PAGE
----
36 Westermarck, Edward (1968). A Short History of Marriage. New York: Humanities Press, Vol. III, p. 162.

37 Panigrahi, Lalita (1972). British Social Policy and Female Infanticide in India. New Delhi: Munshiram Manoharlal, p. 18.

38 Davies, Nigel (1981). Human Sacrifice. New York: William Morrow & Co, p. 18.

39 Milner: Hardness of Heart, (op. cit.), p. 59. See also: Smith, William Robertson (1903). Kinship and Marriage in Early Arabia. London: Adam & Charles Block, p. 293.

40 The Koran, XVII:31. See also LXXXI:8-9, XVI:60-62, XVII:42 and XLII:48.

41 Milner: Hardness of Heart (op. cit.) pp. 160s.

42 LeVine, Sarah and Robert LeVine (1981), “Child abuse and neglect in Sub-Saharan Africa,” in Korbin, Jill, Child Abuse and Neglect, Berkeley: University of California Press, p. 39.

43 Lévy-Brühl, Lucien (1923). Primitive Mentality. London: George Allen & Unwin Ltd., p. 150.

44 Schapera, I.A. (1955). A Handbook of Tswana Law and Custom. Oxford University Press, p. 261.

45 Sumner, William (1956 [originally published in 1906). Folkways: A Study of the Sociological Importance of Usages, Manners, Customs, Mores, and Morals. Oxford University Press, p. 274.

46 Basden, G.T. (1996). Niger Ibos. New York: Barnes & Noble, pp. 180-184, 262s.

47 Miller, Nathan (1928). The Child in Primitive Society. New York: Bretano’s, p. 37.

48 Davies: Human Sacrifice (op. cit.), p. 143.

49 McLennan, J.F. (1886). Studies in Ancient History, The Second Series. New York: MacMillan & Co., Ltd., pp. 90s.

50 Guppy, H.B. (1887). The Solomon Islands and Their Natives. London: Swan Sonnenschein, p. 42.

51 Frazer, J.G. (1935). The Golden Bough. New York: MacMillan Co., pp. 332s.

52 Langness, L.L. (1984), “Child abuse and cultural values: the case of New Guinea,” in Korbin, Jill, Child Abuse and Neglect: Cross-Cultural Perspectives, Berkeley: University of California Press, p. 15.

53 Malinowski, Bronislaw (1963). The Family Among the Australian Aborigines. New York: Scocken Books, p. 235.

54 Róheim, Géza (1962). “The Western tribes of Central Australia: childhood.” The Psychoanalytic Study of Society, 2: p. 200.

55 Smyth, Brough (1878). The Aborigines of Australia. London: John Ferres, p. 52.

56 Dickeman, Mildred (1975). “Demographic consequences of infanticide in man.” Annual Review of Ecology and Systematics, 6: p. 121.

57 Howitt, A.W. (1904). The Native Tribes of South-East Australia. MacMillan & Co., Ltd., pp. 749s.

58 Malthus, Thomas Robert (1963). On Population. New York: The Modern Library, I.III, p. 170.

59 Bonney, Frederic (1884). “On some customs of the aborigines of the River Darling.” Journal of the Royal Anthropological Institute of Great Britain and Ireland, 13: p. 125.

60 Cowlishaw, Gillian (1978). “Infanticide in aboriginal Australia.” Oceania, 48: p. 267.

61 Murdock, G.P. (1971). Our Primitive Contemporaries. New York: Macmillan, p. 34.

62 Frazer, James George (1963). The Dying God. New York: Macmillan, p. 180.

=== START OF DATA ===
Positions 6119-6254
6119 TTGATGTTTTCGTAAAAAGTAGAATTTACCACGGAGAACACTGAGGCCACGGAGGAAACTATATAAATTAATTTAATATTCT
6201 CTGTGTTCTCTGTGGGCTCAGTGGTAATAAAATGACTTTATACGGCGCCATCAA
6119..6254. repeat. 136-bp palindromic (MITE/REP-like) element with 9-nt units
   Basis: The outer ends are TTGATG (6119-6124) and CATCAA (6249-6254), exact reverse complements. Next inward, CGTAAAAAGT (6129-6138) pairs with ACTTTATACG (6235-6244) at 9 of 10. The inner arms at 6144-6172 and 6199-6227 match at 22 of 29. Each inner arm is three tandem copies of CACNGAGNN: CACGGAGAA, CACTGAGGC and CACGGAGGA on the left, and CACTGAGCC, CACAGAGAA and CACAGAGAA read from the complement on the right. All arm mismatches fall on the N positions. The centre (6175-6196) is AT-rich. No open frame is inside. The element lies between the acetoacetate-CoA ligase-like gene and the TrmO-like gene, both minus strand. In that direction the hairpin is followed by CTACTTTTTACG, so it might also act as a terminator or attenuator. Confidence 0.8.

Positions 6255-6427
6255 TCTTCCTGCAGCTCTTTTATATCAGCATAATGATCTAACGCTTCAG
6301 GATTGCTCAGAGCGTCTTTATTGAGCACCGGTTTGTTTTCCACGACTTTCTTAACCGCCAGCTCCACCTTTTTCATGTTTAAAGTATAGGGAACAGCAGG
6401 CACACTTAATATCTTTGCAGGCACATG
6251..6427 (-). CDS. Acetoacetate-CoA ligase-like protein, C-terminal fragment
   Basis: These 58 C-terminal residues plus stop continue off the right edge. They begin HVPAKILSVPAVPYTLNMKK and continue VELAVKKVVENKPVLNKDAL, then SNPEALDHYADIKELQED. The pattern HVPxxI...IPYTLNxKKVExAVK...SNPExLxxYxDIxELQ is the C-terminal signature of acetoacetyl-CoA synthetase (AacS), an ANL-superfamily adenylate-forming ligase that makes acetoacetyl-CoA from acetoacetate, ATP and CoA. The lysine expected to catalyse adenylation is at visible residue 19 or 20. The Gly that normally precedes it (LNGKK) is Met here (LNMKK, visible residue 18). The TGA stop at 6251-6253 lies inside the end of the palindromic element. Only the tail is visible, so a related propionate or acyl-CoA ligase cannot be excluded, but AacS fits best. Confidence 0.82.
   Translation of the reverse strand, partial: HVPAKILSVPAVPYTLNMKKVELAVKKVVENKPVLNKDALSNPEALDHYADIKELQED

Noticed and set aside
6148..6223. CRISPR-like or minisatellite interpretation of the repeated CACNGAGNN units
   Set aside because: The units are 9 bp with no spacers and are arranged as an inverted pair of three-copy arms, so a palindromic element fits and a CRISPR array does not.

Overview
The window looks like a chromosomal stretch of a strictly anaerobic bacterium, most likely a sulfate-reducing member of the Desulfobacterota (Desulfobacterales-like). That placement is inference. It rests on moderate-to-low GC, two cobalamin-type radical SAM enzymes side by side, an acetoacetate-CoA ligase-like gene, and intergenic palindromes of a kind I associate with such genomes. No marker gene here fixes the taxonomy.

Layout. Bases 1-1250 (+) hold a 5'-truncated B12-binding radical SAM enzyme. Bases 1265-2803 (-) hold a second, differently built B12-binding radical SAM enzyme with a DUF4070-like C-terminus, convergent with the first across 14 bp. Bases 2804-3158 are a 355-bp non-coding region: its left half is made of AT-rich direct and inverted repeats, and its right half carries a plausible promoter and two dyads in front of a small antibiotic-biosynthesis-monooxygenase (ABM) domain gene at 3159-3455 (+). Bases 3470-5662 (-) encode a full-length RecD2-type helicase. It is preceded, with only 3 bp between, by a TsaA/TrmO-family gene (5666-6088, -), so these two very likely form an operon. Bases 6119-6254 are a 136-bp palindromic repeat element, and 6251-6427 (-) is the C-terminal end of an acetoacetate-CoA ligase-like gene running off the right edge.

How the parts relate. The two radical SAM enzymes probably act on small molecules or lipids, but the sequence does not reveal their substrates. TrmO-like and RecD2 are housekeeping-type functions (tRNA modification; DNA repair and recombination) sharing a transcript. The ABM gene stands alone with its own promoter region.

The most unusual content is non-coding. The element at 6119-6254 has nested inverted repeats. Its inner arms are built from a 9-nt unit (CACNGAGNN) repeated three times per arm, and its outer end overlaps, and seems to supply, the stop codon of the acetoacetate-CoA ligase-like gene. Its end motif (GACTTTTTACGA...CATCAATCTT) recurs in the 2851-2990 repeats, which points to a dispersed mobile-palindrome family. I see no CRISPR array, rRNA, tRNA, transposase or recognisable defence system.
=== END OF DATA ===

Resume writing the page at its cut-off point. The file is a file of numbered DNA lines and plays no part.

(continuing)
63 Murdock: Our Primitive Contemporaries (op. cit.), p. 34.

64 Spencer, Baldwin, F.J. Gillen (1904). The Northern Tribes of Central Australia. London: MacMillan & Co., p. 475.

65 Yengoyan, Aram (1972). “Biological and demographic components in aboriginal Australian socio-economic organization.” Oceania, 43: p. 88.

66 Roth, H. Ling (1899). The Aborigines of Tasmania. Halifax: King & Sons, pp. 162s.

67 Murdock: Our Primitive Contemporaries (op. cit.), p. 7.

68 Ritchie, Jane and James Ritchie (1979). Growing Up in Polynesia. Sydney: George Allen & Unwin, p. 39.

69 Firth, Raymond (1983). Primitive Polynesian Economy. London: Routledge, p. 44.

70 Dibble, Sheldon (1839). History and General Views of the Sandwich Islands Mission. New York: Taylor & Dodd, p. 123.

71 Handy, E.S. and Mary Kawena Pukui (1958). The Polynesian Family System in Ka-’U, Hawaii. New Plymouth, New Zealand: Avery Press, p. 327.

72 Ritchie: Growing Up in Polynesia (op. cit.), p. 189.

73 Oliver, Douglas (1974). Ancient Tahitan Society. Honolulu: University Press of Hawii, Vol. I, p. 425.

74 Schrire, Carmel and William Lee Steiger (1974). “A matter of life and death: an investigation into the practice of female infanticide in the Artic.” Man: The Journal of the Royal Anthropological Society, 9: p. 162.

75 Fridtjof, Nansen (1894). Eskimo Life. London: Longmans, Green & Co., p. 152.

76 Garber, Clark (1947). “Eskimo Infanticide.” Scientific monthly, 64: p. 98.

77 Langer: “Infanticide: a historical survey” (op. cit.), p. 354.

78 Balikci, Asen (1984), “Netslik,” in Damas, David, Handbook of North American Indians (Arctic), Washington DC: Smithsonian Institution, p. 427.

79 Savishinsky, Joel and Hiroko Sue Hara (1981), “Hare,” in Helm, June, Handbook of North American Indians (Subarctic). Smithsonian Institution, p. 322. See also: Gillespie, Beryl (1981), “Mountain Indians,” in Helm, June, Handbook of North American Indians (Subarctic). Smithsonian Institution, p. 331.

80 Shimkin, Demitri, B. (1986), “Eastern Shoshone,” in D’Azevedo, Warren L., Handbook of North American Indians (Great Basin). Smithsonian Institution, p. 330.

81 Riddell, Francis (1978), “Maidu and Konkow,” in Heizer, Robert F., Handbook of North American Indians (California). Smithsonian Institution, p. 381.

82 Campbell, T.N. (1983), “Coahuitlecans and their neighbors,” in Ortiz, Alonso, Handbook of North American Indians (Southwest). Smithsonian Institution, p. 352.

83 Johnson, Orna (1981), “The socioeconomic context of child abuse and neglect in native South America,” in Korbin, Jill, Child Abuse and Neglect, Berkeley: University of California Press, p. 63.

84 Cotlow, Lewis (1971). The Twilight of the Primitive. New York: Macmillan, p. 65.